Death Grips, "Fashion Week" (free download). Getting a bead on San Francisco experimental rap team Death Grips is becoming increasingly difficult — which is saying something. The group, whose work since 2010 has resided at the intersection of hip hop, noise, punk and synthetic dance music, announced a breakup last year but followed that with a new record. Then they announced the arrival of another, "The Powers That B," to come in February. Last week they dropped "Fashion Week (instrumentals)," a dozen new experimental electronic and/or rock tracks that illustrate why Death Grips fans are so devoted. Quite the impressive afterlife.
Called an "instrumental full length soundtrack," "Fashion Week" moves with the frenetic waves of a film score, as if maneuvering along with unseen action. Though more aggressive and out there, the work is similar in vibe to
N.E.R.D., "Squeeze Me." Last year at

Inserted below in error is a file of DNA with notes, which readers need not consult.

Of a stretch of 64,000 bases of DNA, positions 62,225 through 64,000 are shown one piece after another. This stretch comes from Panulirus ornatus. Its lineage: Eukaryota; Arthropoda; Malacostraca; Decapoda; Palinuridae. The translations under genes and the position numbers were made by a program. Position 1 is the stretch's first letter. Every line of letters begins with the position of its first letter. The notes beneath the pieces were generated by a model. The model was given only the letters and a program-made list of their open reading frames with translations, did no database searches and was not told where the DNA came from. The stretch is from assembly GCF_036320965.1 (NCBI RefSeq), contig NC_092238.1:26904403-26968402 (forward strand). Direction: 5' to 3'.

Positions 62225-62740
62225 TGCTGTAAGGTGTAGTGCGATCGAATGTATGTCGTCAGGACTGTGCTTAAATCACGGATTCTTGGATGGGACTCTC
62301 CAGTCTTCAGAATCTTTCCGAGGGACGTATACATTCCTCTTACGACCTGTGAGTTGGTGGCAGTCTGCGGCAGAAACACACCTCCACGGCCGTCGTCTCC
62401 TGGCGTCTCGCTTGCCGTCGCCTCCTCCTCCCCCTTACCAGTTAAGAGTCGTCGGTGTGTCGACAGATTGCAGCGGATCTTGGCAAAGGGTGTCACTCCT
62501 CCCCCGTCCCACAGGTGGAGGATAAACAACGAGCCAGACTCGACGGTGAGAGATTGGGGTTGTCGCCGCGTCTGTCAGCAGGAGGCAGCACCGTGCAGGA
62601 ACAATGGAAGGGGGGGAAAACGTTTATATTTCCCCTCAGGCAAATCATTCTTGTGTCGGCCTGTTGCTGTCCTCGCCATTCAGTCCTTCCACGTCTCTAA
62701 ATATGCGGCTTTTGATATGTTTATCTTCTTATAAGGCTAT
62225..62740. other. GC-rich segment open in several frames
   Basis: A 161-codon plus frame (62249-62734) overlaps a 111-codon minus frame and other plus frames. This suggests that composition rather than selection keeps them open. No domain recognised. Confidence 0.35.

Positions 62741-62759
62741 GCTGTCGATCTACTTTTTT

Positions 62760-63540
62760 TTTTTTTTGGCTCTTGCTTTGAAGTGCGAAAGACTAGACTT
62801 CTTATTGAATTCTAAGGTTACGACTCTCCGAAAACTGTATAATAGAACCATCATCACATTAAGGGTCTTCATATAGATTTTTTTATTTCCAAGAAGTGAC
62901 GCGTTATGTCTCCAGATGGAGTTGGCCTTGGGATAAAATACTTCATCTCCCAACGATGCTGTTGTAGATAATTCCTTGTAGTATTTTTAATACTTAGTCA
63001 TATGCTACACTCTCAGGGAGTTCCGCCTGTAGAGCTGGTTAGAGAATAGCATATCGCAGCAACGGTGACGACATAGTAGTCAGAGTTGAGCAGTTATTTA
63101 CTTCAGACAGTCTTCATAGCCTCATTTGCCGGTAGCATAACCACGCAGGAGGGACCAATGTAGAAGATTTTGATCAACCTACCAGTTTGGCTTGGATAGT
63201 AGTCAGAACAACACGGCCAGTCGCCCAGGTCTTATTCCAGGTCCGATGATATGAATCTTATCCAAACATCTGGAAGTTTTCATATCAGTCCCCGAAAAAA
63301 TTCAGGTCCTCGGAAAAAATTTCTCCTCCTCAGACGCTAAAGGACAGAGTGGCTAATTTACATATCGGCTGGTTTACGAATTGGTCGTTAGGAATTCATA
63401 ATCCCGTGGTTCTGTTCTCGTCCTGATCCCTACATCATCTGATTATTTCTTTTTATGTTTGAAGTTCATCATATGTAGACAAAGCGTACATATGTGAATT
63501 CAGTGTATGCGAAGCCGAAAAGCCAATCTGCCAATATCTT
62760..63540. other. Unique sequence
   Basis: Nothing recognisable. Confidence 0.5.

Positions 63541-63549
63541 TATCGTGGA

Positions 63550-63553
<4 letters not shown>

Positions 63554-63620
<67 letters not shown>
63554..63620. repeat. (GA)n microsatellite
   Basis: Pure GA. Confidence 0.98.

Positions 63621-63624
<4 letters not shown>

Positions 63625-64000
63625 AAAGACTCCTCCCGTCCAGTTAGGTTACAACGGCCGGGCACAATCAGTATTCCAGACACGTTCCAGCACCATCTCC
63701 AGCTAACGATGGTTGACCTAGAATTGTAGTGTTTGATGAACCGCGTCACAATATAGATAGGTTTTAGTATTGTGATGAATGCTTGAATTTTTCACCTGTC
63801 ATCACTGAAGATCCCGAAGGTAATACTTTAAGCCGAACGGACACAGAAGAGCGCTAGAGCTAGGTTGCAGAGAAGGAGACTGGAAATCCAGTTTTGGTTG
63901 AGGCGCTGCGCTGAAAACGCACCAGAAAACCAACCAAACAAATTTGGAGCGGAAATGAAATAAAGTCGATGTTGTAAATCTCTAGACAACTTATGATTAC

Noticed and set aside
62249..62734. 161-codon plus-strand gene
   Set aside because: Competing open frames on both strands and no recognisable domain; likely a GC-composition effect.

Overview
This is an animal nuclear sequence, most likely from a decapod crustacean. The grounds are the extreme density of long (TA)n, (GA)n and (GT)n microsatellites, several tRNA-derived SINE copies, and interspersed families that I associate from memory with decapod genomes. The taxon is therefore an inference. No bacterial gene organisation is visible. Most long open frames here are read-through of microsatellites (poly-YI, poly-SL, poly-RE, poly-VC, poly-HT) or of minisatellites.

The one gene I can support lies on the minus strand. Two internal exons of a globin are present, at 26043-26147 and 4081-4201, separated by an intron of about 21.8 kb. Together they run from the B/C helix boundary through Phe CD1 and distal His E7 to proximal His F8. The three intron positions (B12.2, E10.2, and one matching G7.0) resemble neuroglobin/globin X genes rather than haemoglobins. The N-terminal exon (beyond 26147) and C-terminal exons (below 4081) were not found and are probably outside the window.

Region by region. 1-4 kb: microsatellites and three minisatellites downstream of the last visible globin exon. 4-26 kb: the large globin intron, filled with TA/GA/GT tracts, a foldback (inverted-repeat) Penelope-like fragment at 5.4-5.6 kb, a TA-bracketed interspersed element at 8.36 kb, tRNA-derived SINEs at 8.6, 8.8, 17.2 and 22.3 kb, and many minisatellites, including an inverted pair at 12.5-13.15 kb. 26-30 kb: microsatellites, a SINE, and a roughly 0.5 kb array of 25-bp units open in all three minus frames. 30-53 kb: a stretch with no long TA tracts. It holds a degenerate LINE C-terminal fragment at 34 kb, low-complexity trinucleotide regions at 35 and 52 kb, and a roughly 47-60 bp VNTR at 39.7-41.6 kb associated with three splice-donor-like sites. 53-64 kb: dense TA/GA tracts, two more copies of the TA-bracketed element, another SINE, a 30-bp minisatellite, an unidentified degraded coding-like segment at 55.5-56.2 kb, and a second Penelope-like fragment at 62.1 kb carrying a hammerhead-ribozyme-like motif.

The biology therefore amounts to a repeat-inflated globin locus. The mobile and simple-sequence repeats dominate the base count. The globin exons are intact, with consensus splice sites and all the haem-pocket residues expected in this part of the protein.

"Squeeze Me" is the first new song for the group since 2010 and is one of a number to come on a forthcoming soundtrack to the animated feature "The SpongeBob Movie: Sponge Out of Water." As such, "Squeeze Me" is sopping wet, drenched with both catchy beat and melody. Like the team's work as the Neptunes, the track is heavy on tribal tom-tom beats, the kind with a propellent momentum that drives party songs. It's not as aggressively weird as the early N.E.R.D. stuff, but that's relative given how prescient N.E.R.D.'s sound was. It's like the world caught up with them.
Cairo Liberation Front, "Bring the
On the just issued "Bring the Noise" mixtape series, the Cairo Liberation Front has dropped five samplings, each a springboard into a different aspect of the sound. They're about a half-hour each and reveal sonic globalism writ large. To paraphrase pop star Meghan Trainor, this globalism is all about the bass (and blaring air horns).
Based in the Netherlands, the CLF celebrates the Cairo sound of today, one that has morphed from the general chaabi style used in various regions during wedding celebrations and into its current, synthetic party-heavy amalgam. Throughout the five mixes, each issued on a different music blog (and gathered on the group's Facebook page), wildly manipulated voices and heavily echoed beats revel in tones that treat heartbeat rhythm and thumping electronic circuitry with equal affection.